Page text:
Insomnia in Later Life

By Gregory A. Hinrichsen, Ph.D.
Dept. of Geriatrics, Icahn School of Medicine

Have problems falling asleep at night? Join the 30% of people 65 years and older who also have insomnia. Insomnia is defined as problems with falling asleep, staying asleep, and/or waking up earlier than you want. While almost everyone has some poor nights of sleep, insomnia lasts for months or even years. One woman once told me that her insomnia started as a child when she was living in London during the “blitz” when the Germans regularly bombed London. Scientists have found that insomnia is not good for the body, brain, or the mood. Younger as well as older people with insomnia don’t think as clearly or those who get a good night’s sleep. While sleep medication (whether prescribed by the doctor or “over the counter, ” that is, purchased at the drug store) can be helpful if used for a few days or weeks, these medications can become a problem if used for long periods of time. For example, long-term use of sleep medications can increase risk for falls. Effective “behavioral” treatments for insomnia exist that don’t involve use of drugs. General advice if you have insomnia: Have a regular time to go to bed, get up at the same time every day, don’t take naps later in the afternoon or evening, don’t drink alcohol in the evening, and sleep in a bedroom that is preferably quiet, cool, and dark. Oh, that woman who developed insomnia as a kid in London? After treatment with a behavioral therapy for insomnia, her sleep was much improved and stayed improved.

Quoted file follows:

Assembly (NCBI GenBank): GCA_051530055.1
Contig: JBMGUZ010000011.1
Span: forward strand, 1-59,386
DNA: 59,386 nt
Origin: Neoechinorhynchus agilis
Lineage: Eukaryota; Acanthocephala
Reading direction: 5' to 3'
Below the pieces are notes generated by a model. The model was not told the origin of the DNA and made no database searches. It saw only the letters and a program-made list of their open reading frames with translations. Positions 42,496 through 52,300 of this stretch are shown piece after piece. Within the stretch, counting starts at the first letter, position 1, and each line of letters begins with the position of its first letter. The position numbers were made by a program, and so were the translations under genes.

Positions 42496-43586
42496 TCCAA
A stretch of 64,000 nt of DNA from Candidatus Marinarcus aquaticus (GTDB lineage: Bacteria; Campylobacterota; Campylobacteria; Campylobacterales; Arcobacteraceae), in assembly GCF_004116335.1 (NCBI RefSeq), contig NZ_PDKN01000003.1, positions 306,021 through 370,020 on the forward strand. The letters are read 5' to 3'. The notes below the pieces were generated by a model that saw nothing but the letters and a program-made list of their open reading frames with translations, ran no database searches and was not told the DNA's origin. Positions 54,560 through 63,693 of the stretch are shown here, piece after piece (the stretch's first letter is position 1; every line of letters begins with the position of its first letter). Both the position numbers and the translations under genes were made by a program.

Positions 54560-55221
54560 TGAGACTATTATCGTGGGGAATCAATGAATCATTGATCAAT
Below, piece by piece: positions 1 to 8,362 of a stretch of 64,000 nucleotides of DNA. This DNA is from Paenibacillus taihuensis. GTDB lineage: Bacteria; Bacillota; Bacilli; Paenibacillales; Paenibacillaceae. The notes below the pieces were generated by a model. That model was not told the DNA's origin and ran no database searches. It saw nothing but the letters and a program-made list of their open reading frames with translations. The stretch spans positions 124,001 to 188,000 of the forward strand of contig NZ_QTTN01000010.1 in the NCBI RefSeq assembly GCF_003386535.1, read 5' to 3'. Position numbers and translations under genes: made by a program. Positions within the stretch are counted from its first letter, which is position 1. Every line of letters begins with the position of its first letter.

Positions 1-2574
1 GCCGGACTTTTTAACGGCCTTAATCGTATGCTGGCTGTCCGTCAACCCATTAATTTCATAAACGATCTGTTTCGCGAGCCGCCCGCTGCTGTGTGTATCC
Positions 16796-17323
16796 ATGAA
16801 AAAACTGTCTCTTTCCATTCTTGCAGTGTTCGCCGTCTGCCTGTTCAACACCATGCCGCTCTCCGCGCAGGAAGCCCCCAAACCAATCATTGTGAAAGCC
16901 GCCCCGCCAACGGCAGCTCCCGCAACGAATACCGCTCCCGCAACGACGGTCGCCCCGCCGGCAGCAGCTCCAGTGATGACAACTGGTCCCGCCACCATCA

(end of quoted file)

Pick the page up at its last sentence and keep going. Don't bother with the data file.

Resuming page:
Through a UJA funded grant, a Mount Sinai Beth Israel Geriatrician and Geriatric psychologist will be working with PSPS on issues related to memory and aging.

 

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